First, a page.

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Life & Travel

What To Know About Micro Weddings

The pandemic marked a shift in many societal norms, and not many were fun – except one – the reemergence of micro weddings!

Say what you will about weddings, but watching micro weddings throughout the pandemic brought so much joy and hopefulness in the opening act of despair as we know it (because, as we now know, COVID was just the tip of the iceberg). However, I’m sure it felt a bit turbulent to the couples at the time, or at least those forced to switch to a micro wedding after months or even years of planning a…macro…wedding.


What Is a Micro Wedding?

If you’re somehow behind on the times, micro weddings are more intimate in size but still have all of the imagination and extravagance of traditional weddings (if not more). This differs from a shotgun-style wedding in Vegas or at the courthouse. The magic number is 50 guests or under.

I recall a fellow alum from my college taking wedding photos in a beautiful gown with a ton of hot air balloons floating above her–in my network alone the micro wedding aesthetic went off!

Though this particular genre of weddings became popularized during the pandemic, micro weddings have always been an option. And, though you might think they’re on the decline since the pandemic is “over” one TikToker predicts they will continue gaining traction and becoming preferable over traditional weddings. This is largely based on the decline in wedding guest counts that predate 2020.

According to The Knot, weddings have gone from an average size of about 136 in 2017 to decreasing to an average size of 115 guests in 2023.

Something Old, Something New

What’s news to me is the existence of a "minimony," also known as a "mini wedding ceremony"–a new concept coined during the pandemic. Although both minimony and micro weddings prioritize intimacy, there are a few key differences, including how intimate the event gets. Size matters! So, while a guestlist of 50 is acceptable for a micro wedding, it’s closer to a perfect 10 as far as a minimony is concerned.

The other standout piece is that a minimony focuses more on the ceremonial aspect of the wedding – it’s closer to an elopement-style wedding than it is to a traditional wedding – focusing on the sharing of vows and cultural traditions. There is usually an officiant and a photographer, but rarely a full-blown reception. This portion of the ceremony is condensed down to a couple of desserts, allowing guests to celebrate with newlyweds closely.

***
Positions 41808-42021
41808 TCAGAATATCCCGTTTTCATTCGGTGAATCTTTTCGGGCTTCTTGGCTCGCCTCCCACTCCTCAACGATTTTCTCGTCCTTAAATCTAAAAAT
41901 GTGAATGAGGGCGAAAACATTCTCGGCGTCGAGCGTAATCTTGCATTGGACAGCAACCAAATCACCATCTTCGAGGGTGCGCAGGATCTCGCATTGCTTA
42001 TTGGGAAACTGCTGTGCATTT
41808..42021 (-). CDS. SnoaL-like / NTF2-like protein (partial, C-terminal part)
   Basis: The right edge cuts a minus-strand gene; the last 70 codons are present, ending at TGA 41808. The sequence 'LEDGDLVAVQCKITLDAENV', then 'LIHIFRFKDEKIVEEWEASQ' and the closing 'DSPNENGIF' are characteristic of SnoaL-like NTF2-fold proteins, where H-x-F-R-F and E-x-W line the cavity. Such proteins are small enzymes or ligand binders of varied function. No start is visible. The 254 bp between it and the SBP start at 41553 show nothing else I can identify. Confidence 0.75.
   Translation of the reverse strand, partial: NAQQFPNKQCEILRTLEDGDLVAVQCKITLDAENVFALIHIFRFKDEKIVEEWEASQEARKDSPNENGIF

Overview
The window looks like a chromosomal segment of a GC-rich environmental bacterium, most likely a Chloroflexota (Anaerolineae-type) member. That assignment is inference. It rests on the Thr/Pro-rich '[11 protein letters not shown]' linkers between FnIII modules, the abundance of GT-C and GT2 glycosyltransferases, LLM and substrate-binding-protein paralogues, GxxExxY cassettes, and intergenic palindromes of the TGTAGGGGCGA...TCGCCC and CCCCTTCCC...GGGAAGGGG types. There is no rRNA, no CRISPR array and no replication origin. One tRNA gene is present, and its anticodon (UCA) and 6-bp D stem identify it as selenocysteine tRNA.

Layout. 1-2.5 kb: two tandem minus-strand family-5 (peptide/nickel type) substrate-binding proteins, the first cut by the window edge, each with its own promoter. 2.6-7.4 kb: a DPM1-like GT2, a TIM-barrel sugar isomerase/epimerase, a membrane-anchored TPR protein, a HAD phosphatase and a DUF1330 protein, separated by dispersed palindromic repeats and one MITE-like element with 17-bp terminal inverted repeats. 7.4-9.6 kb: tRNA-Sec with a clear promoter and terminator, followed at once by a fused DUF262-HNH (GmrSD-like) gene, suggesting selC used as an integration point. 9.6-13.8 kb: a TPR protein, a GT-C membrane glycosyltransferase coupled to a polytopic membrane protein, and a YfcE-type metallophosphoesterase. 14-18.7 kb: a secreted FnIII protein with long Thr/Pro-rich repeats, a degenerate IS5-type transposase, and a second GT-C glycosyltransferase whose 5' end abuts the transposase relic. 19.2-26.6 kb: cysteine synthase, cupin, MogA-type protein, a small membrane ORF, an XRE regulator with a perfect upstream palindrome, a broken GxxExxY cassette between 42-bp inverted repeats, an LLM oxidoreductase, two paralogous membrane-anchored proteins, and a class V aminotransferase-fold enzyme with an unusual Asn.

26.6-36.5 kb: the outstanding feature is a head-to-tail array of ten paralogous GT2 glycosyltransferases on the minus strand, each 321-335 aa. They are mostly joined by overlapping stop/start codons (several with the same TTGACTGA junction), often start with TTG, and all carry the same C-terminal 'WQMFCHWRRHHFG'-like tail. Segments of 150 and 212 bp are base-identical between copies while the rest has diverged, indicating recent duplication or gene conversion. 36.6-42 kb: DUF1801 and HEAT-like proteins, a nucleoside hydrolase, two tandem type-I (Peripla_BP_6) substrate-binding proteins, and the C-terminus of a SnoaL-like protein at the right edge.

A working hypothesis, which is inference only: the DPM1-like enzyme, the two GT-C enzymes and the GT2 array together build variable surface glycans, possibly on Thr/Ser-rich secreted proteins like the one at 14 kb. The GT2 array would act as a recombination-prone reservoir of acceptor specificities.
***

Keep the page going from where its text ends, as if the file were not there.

Finding the One

Ultimately, finding the right wedding fit for you will rely on a variety of factors such as budget, family closeness and size, quality time with guests, convenience, and much more.

As a girlie who has only ever wanted to get married to appease my ego-driven Leo rising, yet is still on the spectrum of introversion – the micro wedding feels ideal because it meets that need without breaking the bank. I don’t know if I could justify tens of thousands on a wedding simply to have all eyes on me–especially because I’d much rather justify booking a flight or two with it. If I see a wedding in my lifetime, know this is where it’s at for me!

At the end of the day, so much of planning a wedding is truly about the individuals involved and their preferences. And, so you’ll want to consider how a micro wedding may or may not meet your needs when you begin the planning process.

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LumiNola/Getty Images

Want to have a micro wedding? Here are some tips to assist with the planning process:

  1. A venue that vibes: Turns out “location, location, location” isn’t just talk for real estate enthusiasts. You will want to make sure you carefully choose a venue that fits your micro wedding just right. I hadn’t considered how important this might be until I had, but an extra large space on an intimate-sized wedding takes away from the intended intimacy – makes it feel unintentional and vacant. Consider spaces such as a rustic barn, restaurant, garden, or even your backyard.
  2. Small talk: You’ll want to inform your vendors that you’re going small – this will allow them to tailor their packages to meet your needs.
  3. DIY on the decor: Now that you’ve decided to entertain a smaller group of guests, you may be interested in and open to adding a personal touch by tackling a “do it yourself” project that pops. Maybe you do the calligraphy on your invitations or repurpose items you already have for decor.
  4. “Zoom” in: Though you’ve decided to go a more intimate route, this doesn’t mean there weren’t people you wish you could’ve invited. But, thankfully, we have advanced significantly in technology, and you’re able to livestream your wedding, so no one really has to miss out on the big day. (FYI: I’m not sure that you’d use Zoom – there might be something a bit more official and elegant).
  5. Up the ante: If budget constraints weren’t a reason for wanting to have a micro wedding, consider placing a great emphasis on quality when it comes to food, bar, flowers, and even your photographer.

    And, when it’s all said and done, just remember to give yourself grace during this process. It’s your (wedding) party, and you can cry if you want to – or, knock all this shit over because we stan an iconic Bridezella too.

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Featured image by Jacob Wackerhausen/Getty Images

 

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